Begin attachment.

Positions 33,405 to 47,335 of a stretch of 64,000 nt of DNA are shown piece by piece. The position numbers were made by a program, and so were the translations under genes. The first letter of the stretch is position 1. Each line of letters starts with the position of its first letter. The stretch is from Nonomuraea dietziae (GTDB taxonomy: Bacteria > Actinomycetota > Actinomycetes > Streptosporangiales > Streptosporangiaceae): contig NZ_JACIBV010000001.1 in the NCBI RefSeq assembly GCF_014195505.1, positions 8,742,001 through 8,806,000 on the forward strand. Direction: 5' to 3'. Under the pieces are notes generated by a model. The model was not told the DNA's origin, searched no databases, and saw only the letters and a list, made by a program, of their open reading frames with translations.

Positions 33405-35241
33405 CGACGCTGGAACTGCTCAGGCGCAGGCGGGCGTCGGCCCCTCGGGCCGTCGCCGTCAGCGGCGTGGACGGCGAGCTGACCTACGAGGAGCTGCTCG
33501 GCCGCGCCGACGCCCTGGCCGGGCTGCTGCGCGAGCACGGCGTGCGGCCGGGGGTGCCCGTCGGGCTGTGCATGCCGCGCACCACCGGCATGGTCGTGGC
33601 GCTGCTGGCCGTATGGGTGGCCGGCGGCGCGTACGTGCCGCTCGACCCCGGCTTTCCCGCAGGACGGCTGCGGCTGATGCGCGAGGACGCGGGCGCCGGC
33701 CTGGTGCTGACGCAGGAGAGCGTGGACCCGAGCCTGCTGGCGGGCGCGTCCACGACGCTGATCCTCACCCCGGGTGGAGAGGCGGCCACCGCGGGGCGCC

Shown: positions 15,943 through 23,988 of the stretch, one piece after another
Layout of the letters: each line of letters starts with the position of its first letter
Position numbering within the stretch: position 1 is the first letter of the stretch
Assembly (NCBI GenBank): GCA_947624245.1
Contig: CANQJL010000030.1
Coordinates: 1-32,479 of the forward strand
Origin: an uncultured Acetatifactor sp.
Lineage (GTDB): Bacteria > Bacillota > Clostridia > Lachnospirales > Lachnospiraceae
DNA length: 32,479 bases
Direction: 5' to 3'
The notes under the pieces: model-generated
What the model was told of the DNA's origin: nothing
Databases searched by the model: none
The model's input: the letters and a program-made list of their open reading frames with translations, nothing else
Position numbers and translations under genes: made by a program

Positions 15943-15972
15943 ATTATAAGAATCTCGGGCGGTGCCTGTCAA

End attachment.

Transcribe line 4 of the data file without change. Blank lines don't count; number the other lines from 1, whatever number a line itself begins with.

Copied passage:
33501 GCCGCGCCGACGCCCTGGCCGGGCTGCTGCGCGAGCACGGCGTGCGGCCGGGGGTGCCCGTCGGGCTGTGCATGCCGCGCACCACCGGCATGGTCGTGGC